While we dove, Ali and Hanu took Heather, Elliot, and Kelley to a break to attempt body boarding. Kate and I arrived to our main boat to find one of the crew doing make shift knee boarding from the back of our dhoni (a little speed boat) with Heather, Elliot, and Kelley. He was driving, while one of them would lay on the surf board holding on to the anchor rope and being pulled from the boat. They looked like they were having a blast.

The next day we set off for the south atolls. We pulled up to a deserted island where we were dropped off for snorkeling, and relaxing on the beach. The snorkeling site was pretty incredible. We saw some new varieties of fish, along with some of the others. The reef appeared to be a bit brighter. The group then read on the beach for a bit. There were some great swinging lounge chairs they took advantage of. I sunbathed in the clear blue water on a lie-low (British term for raft or Seabed if you are Maldivian) for a while. I had forgotten to bring my book, and I began to get antsy. I also think the fact that I was on a deserted island had something to do with it. I didn't really know what to do and what time our dhoni was coming back for us, so I got a little stir crazy. I guess I'm not very good at relaxing. The group wouldn't entertain the idea of me burying them. So I began doing cartwheels. How often can you say you did cartwheels on a deserted island. Finally, the boat came for us and we resumed positions on the front deck. Again, we went for a sunset swim. Kelley had some impressive flips off the boat. And Elliot and Heather did a little fishing from the back of the boat, while our captain took the dhoni for 'real' fishing. All Heather and Elliot caught was coral. Our crew did come back from their trip with some pretty big fish that we later enjoyed for lunch and dinner.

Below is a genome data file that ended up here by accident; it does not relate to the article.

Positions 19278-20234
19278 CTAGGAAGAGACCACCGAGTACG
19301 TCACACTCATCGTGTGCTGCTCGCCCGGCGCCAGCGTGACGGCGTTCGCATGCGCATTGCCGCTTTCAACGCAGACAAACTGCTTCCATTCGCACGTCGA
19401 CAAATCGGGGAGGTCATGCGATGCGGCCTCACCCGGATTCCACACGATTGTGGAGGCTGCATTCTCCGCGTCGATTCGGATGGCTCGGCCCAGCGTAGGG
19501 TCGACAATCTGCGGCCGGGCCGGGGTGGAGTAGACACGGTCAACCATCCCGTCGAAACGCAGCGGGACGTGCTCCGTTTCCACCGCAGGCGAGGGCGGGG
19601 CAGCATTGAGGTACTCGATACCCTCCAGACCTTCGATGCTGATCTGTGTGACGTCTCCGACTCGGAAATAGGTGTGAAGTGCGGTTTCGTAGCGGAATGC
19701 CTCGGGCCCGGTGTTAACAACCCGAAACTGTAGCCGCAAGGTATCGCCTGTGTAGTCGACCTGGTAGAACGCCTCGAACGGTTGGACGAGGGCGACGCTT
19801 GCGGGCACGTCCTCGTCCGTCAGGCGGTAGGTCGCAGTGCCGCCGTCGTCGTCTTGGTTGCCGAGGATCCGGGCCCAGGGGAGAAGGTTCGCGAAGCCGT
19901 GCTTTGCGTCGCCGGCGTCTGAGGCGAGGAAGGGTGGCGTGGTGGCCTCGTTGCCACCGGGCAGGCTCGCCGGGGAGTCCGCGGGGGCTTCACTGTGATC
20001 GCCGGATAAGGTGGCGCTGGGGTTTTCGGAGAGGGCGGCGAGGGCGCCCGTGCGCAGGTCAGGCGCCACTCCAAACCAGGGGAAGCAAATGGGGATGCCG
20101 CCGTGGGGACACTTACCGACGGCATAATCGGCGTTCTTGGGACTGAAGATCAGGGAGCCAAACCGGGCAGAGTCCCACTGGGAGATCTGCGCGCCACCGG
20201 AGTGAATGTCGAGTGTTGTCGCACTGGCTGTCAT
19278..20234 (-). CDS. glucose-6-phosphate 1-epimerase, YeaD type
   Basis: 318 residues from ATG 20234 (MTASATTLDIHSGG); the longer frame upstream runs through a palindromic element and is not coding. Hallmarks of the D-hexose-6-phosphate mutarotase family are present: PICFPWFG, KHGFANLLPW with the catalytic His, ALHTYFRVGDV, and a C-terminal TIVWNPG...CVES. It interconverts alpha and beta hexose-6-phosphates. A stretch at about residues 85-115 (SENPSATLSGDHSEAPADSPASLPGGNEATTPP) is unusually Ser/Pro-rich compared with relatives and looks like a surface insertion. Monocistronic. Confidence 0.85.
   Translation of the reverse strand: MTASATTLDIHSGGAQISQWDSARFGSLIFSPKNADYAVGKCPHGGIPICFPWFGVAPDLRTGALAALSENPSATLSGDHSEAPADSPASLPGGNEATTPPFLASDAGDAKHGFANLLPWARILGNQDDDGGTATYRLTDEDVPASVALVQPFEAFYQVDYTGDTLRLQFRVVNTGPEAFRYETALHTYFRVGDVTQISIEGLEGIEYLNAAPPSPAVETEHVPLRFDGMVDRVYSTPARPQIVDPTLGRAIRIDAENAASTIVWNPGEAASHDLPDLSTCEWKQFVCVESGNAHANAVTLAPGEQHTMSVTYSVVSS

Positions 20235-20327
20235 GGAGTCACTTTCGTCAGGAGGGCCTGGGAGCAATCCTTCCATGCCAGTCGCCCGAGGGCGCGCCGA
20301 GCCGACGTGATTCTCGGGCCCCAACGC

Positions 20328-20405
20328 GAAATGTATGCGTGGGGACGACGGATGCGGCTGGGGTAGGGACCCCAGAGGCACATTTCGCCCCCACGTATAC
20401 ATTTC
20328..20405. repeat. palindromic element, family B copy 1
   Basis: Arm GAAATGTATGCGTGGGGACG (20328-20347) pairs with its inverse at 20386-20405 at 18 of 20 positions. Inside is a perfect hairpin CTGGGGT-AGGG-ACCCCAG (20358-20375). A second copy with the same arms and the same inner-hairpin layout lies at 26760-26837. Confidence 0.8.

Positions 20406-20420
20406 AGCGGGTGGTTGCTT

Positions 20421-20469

Thursday, was a bit of an earlier day for our crowd. We had breakfast and then Kate and I set off for another dive, while the others snorkeled. This dive was pretty sweet. I finally felt more comfortable and could enjoy the dive a bit more. We dove along a huge reef wall. Again, the fish are unreal. This time we saw even bigger fish. We also saw about 20 Mobula swimming above us. Mobula are eagle rays I think. They are in the Manta ray family.

After lunch we were taken to another deserted island. This time I brought my book and was able to relax. After the island, we played on the speed boat again. I gave the make shift kneeboarding a try. It was a lot of fun! It's crazy to think I was in the middle of the Indian ocean knee boarding. After my final turn we head back to the big boat. I had a little accident getting in to the dhoni from the water. I totally slipped, biting it as I stepped in. I nailed my foot into the boat wall. When I looked down, I noticed my second to last toe was turned outward, the opposite direction it is supposed to be. Sure sign that I definitely broke it. I began to get that nauseous, jittery feeling I have felt with other broken bones. As I was transferring from the dhoni to our main boat, I realized I had also cut skin and was bleeding. The guides were great about cleaning it. There was talk of going to an island hospital, but jack of all trades Kate is a certified EMT. She took a good look at it and said it wasn't too deep, that I should be okay. I agreed with her. Plus, I really didn't feel like dealing with an island hospital, or the idea of leaving the boat. I knew it was broken and there isn't much you can do for a broken toe. I was going to tough it out. I'll visit a doctor once I've hobbled my way back to Chicago.